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How Your Credit Score Impacts Your Financial Future

By Tanvi Rastogi @tanviidotcom
10 Year Anniversary   Thank you for sponsoring this post.’s team understands that a credit score is not just a number; it's a lifestyle.
You know you are 'old' when you have to start worrying about your credit score versus your grades. Yup, your credit score is how society grades you on how well you are performing in life. I am kidding, but only partially. When I moved to the U.S. is when I realized I needed a 'credit score' in order to qualify for most big financial purchases. Now, if you know me, you know I am an overachiever. If you tell me 100 is the most I can score on a test, I am gonna still try and get that extra credit. (Yes, I am Indian.) But jokes aside, once I educated myself about credit scores and how they are calculated, I became vigilant in maintaining an excellent credit score.
I believe one should know about this from early on so that you can build a good credit score right from the beginning. So let's start with the basics.

- What is a credit score?

A lot of people do not know about the credit scoring system—much less their credit score—until they attempt to buy a home, take out a loan to start a business or make a major purchase. A credit score is usually a three-digit number that lenders use to help them decide whether you get a mortgage, a credit card or some other line of credit, and the interest rate you are charged for this credit. The score is a picture of you as a credit risk to the lender at the time of your application.
Scores range from approximately 300 to 850. When it comes to locking in an interest rate, the higher your score, the better the terms of credit you are likely to receive.
Travel Layers

- What Helps and Hurts a Credit Score

Payment History details your track record of paying back your debts on time. This encompasses your payments on credit cards, retail accounts, installment loans (such as an automobile or student loans), finance company accounts and mortgages. Public records and reports detailing such items as bankruptcies, foreclosures, suits, liens, judgments, and wage attachments are also considered. A history of prompt payments of at least the minimum amount due helps your score. Late or missed payments hurt your score.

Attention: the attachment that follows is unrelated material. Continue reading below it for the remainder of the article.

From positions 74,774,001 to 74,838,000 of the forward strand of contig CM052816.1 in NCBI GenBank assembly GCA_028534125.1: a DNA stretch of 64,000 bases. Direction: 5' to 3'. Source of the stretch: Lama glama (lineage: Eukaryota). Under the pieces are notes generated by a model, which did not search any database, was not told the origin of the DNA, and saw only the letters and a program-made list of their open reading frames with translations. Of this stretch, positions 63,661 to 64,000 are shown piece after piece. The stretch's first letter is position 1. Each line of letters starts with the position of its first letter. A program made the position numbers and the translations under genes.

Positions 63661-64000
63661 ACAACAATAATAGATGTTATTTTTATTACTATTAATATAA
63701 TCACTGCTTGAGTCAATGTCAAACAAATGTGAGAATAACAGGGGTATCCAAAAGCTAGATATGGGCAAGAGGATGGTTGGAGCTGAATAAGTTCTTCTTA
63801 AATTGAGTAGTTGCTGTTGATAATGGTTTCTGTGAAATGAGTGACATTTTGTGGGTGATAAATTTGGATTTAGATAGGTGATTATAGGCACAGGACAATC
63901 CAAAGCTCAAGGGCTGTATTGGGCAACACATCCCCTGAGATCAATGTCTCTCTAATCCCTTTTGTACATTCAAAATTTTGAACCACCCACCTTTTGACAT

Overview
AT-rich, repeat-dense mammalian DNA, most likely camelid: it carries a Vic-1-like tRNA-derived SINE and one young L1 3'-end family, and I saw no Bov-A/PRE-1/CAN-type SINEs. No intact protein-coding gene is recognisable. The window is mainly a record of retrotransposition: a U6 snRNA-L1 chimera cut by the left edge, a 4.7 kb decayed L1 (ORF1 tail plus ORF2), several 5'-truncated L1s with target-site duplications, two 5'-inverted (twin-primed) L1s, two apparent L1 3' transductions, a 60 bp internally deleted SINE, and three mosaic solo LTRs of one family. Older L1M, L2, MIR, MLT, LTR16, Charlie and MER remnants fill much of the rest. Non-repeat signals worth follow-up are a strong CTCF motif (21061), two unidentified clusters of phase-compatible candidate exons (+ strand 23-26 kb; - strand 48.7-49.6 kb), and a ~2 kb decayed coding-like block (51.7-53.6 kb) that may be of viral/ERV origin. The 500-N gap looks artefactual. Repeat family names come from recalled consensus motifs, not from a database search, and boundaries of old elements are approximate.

Amounts Owed or Credit Utilization reveals how deeply in debt you are and contributes to determining if you can handle what you owe. If you have high outstanding balances or are nearly "maxed out" on your credit cards, your credit score will be negatively affected.
Length of Credit History refers to how long you have had and used credit. The longer your history of responsible credit management, the better your score will be because lenders have a better opportunity to see your repayment pattern. If you have paid on time, every time, then you will look particularly good in this area.
Type of Credit considers the various types of credit you have and whether you use that credit appropriately (e.g, credit cards, retail accounts, installment loans, finance company accounts, and mortgage loans).
New Credit (Inquiries) suggests that you have or are about to take on more debt. Opening many credit accounts in a short amount of time can be riskier, especially for people who do not have a long-established credit history. Each time you apply for a new line of credit, that application counts as an inquiry or a "hard" hit. When you rate shop for a mortgage or a car loan, there may be multiple inquiries. However, because you are looking for only one loan, inquiries of this sort in any 14-day period count as a single hard hit. By contrast, applying for numerous credit cards in a short period of time will count as multiple hard hits and potentially lower your score. "Soft" hits—including your personal request for your credit report, requests from lenders to make you "pre-approved" credit offers and those coming from employers -will not affect your score.

Capital One

- How can help

However, what if you do not have a good credit score to start with, for one reason or the other? That's where comes in. Their name is 100% literal. You can call them for a FREE Credit Analysis. They help people repair their credit by removing negative items. is a leading provider of credit report repair services in the United States. They are a team of credit professionals who educate and empower individuals to achieve the credit scores they deserve.
It is fair to be skeptical and do your due diligence. You can check the reviews and their website.’s technology provides members with a personal online dashboard, a credit score tracker and analysis, creditor and bureau interactions, text and email alerts, mobile apps and credit monitoring.
What you need to know is that your credit score is not written in stone and that you are more than a credit score. But your credit won’t fix itself. Get help from today with a free consultation and kickstart your credit repair efforts.
Better Credit. Better Life.
PIN THIS Your Credit Score Impacts Financial Future

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